Joseph Pickering and his orphan-wife, Mary
Joseph Pickering Senior and Lucy Bale were married in Kibworth Beauchamp, Leicester, England in November 1821. They had at least six children; Joseph and his brother George being baptised on the same day – 24 Oct 1824 in Kibworth Church. Joseph senior was a wool comber by occupation and the 1841 shows that sons Joseph and George followed in his footsteps. At 15, Sarah, the eldest girl, was employed as a worsted spinner; Kibworth’s occupations in the 19th century were in framework knitting with a burgeoning hosiery industry.
Joseph Pickering’s Army Career
Joseph Pickering junior was 17½ when he joined the 1st Battalion (Prince Consort’s Own) Rifle Brigade of the British Army in May 1842 and served for the next 21 years. His military pension was awarded for long service as there is no indication that he suffered from any kind of war wounds or medical conditions. Joseph spent almost ten years of Army life overseas. He served with the regiment at Corfu in the Ionian Islands and proceeded to the Cape in 1847.
Joseph spent 5½ years in South Africa fighting in the Kaffir War of 1847-48 and engaged with the insurgent Dutch Boers at Boem Plaats. The regiment returned to England in 1850 but was back at the Cape taking part in the second Kaffir War of 1852-53. Joseph’s regiment had not long returned to England when it embarked for Varna where it was attached to the Fourth Division.
Joseph saw service at Alma, Balaclava, Inkerman and the Siege of Sevastopol and is recorded with all four clasps for his Crimean Medal. Men of the Rifle Brigade won more Victoria Cross medals than any other regiment during the Crimean War. The 1st Battalion was at home for the Indian Mutiny, but went to Canada at the time of the Trent Affair (1861) and it was in Hamilton, Ontario that Joseph received his discharge. He then returned home to Kibworth. Although no record of a marriage has been found, it is likely that sometime between 1864 and April 1866, Joseph married Lucy Bale. Thus we have a second generation of a marriage between a Joseph Pickering and Lucy Bale.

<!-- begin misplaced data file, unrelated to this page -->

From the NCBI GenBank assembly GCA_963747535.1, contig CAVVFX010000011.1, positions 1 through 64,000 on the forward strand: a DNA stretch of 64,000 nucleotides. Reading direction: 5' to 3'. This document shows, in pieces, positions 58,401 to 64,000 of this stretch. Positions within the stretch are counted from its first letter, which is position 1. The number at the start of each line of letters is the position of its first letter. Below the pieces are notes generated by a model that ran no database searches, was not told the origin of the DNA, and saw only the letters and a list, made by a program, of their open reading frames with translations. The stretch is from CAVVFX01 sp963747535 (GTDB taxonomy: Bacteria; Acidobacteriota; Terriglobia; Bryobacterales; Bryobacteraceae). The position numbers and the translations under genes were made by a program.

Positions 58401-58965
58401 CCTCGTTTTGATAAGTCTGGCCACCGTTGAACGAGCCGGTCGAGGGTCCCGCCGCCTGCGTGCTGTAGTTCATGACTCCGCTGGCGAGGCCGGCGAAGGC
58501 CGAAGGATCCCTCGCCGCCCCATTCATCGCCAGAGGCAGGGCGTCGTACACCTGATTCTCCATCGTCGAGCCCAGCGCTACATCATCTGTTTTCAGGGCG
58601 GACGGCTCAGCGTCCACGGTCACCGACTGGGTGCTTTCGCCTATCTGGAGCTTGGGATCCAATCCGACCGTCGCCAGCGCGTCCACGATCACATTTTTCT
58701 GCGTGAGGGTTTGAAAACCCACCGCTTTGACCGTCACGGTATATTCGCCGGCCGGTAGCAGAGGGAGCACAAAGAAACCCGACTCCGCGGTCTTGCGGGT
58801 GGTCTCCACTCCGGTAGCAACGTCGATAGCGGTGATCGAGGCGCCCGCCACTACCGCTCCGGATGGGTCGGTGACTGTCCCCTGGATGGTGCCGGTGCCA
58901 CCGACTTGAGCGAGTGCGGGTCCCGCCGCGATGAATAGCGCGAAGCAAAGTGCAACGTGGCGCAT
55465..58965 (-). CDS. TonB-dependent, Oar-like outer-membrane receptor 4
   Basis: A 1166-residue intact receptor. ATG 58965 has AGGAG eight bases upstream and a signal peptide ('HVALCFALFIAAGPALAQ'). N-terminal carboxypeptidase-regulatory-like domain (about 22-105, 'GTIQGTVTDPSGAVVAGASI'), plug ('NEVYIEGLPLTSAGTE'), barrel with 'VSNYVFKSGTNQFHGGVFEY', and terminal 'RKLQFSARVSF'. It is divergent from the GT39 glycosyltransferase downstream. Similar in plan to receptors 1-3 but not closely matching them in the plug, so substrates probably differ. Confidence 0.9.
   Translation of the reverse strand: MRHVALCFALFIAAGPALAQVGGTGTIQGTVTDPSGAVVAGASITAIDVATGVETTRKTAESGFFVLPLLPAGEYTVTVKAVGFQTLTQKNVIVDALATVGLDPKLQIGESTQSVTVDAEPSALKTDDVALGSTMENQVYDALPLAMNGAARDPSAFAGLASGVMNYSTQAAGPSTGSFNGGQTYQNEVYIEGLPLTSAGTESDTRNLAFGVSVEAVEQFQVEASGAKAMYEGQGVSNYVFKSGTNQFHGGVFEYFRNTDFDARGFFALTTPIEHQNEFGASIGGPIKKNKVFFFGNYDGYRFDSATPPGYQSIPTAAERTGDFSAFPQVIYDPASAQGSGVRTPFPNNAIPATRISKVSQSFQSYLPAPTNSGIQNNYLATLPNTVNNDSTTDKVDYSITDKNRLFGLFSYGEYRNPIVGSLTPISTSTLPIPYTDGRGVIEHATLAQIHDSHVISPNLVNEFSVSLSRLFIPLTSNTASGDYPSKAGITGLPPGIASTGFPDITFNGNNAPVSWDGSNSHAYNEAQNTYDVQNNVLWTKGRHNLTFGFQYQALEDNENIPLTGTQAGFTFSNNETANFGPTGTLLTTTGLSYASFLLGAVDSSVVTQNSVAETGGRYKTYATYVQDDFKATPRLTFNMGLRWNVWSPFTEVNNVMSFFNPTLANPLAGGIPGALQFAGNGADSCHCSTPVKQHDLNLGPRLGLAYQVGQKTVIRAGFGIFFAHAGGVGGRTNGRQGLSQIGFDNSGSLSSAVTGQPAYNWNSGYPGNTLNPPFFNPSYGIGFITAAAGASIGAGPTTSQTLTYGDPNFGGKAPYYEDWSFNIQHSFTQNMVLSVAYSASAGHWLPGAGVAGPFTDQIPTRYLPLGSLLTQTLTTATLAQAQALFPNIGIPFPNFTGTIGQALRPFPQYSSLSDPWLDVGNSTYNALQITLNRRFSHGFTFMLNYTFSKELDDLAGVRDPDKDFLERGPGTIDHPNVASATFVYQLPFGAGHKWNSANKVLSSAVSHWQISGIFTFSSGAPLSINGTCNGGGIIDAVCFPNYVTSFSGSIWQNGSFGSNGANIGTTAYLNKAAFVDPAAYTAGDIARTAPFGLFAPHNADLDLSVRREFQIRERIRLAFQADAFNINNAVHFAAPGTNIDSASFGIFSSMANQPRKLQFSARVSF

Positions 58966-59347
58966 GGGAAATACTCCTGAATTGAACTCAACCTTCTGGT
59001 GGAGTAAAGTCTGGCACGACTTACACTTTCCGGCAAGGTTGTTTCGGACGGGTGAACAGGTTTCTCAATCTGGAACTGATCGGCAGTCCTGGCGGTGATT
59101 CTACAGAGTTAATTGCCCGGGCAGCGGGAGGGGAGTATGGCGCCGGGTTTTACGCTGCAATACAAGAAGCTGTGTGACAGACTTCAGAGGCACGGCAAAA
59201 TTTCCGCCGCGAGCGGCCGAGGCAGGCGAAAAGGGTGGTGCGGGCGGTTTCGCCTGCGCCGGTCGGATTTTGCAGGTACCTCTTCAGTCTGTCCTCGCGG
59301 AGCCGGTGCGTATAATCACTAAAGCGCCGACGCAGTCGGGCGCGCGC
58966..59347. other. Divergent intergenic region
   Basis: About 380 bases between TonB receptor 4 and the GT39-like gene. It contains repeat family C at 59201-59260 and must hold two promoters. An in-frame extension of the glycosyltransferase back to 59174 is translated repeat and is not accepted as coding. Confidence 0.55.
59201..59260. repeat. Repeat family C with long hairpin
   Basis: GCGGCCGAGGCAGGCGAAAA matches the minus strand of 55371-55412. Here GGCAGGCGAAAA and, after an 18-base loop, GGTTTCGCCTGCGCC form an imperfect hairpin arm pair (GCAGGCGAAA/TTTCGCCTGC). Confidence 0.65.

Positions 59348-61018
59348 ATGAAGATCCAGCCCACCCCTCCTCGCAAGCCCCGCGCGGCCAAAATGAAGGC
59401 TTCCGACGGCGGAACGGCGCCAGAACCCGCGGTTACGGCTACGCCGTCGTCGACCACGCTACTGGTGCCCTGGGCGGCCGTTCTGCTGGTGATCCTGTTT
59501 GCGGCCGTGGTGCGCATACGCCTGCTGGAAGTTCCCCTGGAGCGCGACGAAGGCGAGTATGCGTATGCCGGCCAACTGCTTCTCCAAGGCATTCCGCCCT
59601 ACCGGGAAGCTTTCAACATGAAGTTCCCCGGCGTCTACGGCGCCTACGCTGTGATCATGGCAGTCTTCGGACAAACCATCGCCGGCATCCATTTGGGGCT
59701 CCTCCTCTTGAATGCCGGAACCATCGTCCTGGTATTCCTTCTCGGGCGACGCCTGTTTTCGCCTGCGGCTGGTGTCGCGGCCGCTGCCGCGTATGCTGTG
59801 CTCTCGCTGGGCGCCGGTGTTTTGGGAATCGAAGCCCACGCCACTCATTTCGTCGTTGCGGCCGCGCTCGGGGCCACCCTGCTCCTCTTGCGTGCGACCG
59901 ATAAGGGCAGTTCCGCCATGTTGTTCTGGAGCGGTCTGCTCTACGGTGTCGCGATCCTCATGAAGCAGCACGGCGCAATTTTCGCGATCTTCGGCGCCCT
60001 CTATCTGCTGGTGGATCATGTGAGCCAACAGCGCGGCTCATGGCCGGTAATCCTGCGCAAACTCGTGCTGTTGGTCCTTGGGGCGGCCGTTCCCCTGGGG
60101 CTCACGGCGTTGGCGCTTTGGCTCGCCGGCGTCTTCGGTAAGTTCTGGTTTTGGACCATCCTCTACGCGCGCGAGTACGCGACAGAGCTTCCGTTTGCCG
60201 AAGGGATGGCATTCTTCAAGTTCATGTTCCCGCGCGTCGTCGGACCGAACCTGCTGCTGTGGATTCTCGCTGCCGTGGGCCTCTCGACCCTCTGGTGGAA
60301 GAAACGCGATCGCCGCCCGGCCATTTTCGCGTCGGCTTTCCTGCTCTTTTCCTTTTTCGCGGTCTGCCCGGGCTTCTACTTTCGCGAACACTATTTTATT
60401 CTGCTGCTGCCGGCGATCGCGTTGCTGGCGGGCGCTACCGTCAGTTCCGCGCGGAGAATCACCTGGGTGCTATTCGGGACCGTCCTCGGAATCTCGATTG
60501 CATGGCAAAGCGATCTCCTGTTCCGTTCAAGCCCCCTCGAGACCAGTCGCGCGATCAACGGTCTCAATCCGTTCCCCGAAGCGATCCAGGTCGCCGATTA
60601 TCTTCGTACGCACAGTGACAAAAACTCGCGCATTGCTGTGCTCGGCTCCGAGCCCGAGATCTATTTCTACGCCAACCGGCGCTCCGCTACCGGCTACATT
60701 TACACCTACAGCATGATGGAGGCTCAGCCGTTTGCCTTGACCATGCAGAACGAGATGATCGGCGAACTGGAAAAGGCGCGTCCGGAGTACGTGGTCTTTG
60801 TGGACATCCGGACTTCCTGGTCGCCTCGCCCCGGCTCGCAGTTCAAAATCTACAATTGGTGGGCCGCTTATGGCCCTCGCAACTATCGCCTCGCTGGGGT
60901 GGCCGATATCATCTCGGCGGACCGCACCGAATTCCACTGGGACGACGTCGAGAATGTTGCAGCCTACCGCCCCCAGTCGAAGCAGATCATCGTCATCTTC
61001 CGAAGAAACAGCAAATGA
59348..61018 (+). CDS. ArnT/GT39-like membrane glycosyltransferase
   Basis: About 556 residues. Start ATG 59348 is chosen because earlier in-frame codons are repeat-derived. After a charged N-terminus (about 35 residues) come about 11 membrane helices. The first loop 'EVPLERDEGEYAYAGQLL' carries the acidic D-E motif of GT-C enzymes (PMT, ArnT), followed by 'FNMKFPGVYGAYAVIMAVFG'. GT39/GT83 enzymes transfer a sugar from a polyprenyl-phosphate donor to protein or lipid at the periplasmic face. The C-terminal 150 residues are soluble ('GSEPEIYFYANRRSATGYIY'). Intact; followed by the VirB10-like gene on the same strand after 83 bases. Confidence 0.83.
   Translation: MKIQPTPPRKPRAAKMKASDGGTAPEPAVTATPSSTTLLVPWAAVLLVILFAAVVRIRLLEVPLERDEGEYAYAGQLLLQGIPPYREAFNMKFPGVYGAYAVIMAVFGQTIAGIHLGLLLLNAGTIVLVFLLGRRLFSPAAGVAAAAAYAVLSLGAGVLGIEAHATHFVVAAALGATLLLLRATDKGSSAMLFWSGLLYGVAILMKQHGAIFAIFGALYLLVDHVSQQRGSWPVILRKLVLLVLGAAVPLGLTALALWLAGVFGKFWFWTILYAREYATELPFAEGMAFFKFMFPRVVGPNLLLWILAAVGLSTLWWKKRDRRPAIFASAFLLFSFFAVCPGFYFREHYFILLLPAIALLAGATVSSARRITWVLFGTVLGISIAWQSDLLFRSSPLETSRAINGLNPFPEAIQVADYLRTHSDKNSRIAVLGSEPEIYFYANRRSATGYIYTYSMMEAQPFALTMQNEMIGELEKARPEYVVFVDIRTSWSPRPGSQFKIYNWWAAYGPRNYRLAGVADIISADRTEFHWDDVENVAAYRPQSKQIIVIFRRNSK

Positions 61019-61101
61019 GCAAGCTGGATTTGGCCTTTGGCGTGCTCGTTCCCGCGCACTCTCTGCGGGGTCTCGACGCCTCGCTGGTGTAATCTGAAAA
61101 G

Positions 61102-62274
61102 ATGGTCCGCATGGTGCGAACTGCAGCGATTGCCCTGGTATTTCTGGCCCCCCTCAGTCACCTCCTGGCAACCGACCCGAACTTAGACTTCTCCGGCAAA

To Western Australia
Joseph and Lucy Pickering came to Fremantle, Western Australia on the convict ship Belgravia, which left Portland, England on the 17 Apr 1866 arriving in Fremantle on the 4th July. The Pickerings were on the ship with 29 other enrolled pensioner guards plus their families but the passenger list shows no mention of Lucy.
The couple had four children born in Fremantle between 1867 and 1874. Sarah, Lucy Harriet and Elizabeth all died in infancy, but Joseph William survived until he was six years old. Lucy Pickering died in March 1876 of ‘debility after confinement’ and young Joseph William, with no mother to care for him, was placed in the Fremantle Convent.
Joseph’s Second Family
After Lucy Pickering’s death, Joseph ‘retrieved’ both his own child Joseph William and, according to some sources, an orphan named Mary Carroll, from the Convent. Joseph the 52 year-old widower married Mary Carroll in April 1876 and for a brief four years she became step-mother to Joseph William. The 18-year old Mary soon produced a brood of her own, although sadly the first was stillborn and the next died in infancy. Joseph William, Lucy Pickering’s child, died in 1880 aged six, but Mary’s third child born the same year was named for him and lived to be over 80 years old. Florence May, a second Stephen, Hilda Mary Catherine and Lucy came along between 1882 and 1891 and lived to adulthood. However, the next three children: George, Henry Ernest George and John Walter Frederic died as infants.
Land Grant and Purchase
Joseph applied for and was granted a one-acre Fremantle Town Lot P89 on 10 Nov 1884. He also purchased a portion of Location 263 at Wellington and is described in the Title as ‘dairyman’. He has also been recorded as promoted to Sergeant in charge of Fremantle Gaol (Erickson) but is not listed as a warder in David J. Barker’s Dictionary. He certainly retired from the Enrolled Pensioner Force prior to November 1880 when it became the Enrolled Guard recruited from the available Army pensioners to be under the orders of the Superintendent of Police.
Joseph died on 18 Aug 1897. He had provided for his family in a will dated 28 Jan 1893 plus a codicil. Mary Pickering was the executor and probate was granted on 25 Oct 1897. It transpires that there were five cottages on the Fremantle Town location at Parry Street and Queens Square which Joseph left to his five surviving children. The codicil related to vacant land at the back of these cottages which he left to his wife Mary, together with the remaining 20 acres of land and cattle at Wellington. Joseph’s estate was valued at assets of £2,878 10s. and liabilities of £953 4s. 6d.
It was appropriate that Joseph was able to attend the banquet for Enrolled Pensioner Force survivors held in Perth as part of Queen Victoria’s Diamond Jubilee celebrations just two months before his death. Few would have seen as much military service as Joseph.
Mary Pickering nee Carroll was only 41 when Joseph died. She married again in 1899; she and Dennis Baldwin had no issue. With ten children in 20 years, she had done her duty by Joseph and the country to which she had arrived as an orphan. Mary died in North Fremantle on 28 Jan 1925 and was buried in Fremantle Cemetery.
WA Marriage and Death Certificate copies courtesy Noelene O’Keeffe.
Wellington Land Title courtesy Steve Pickering.
© Diane Oldman 2015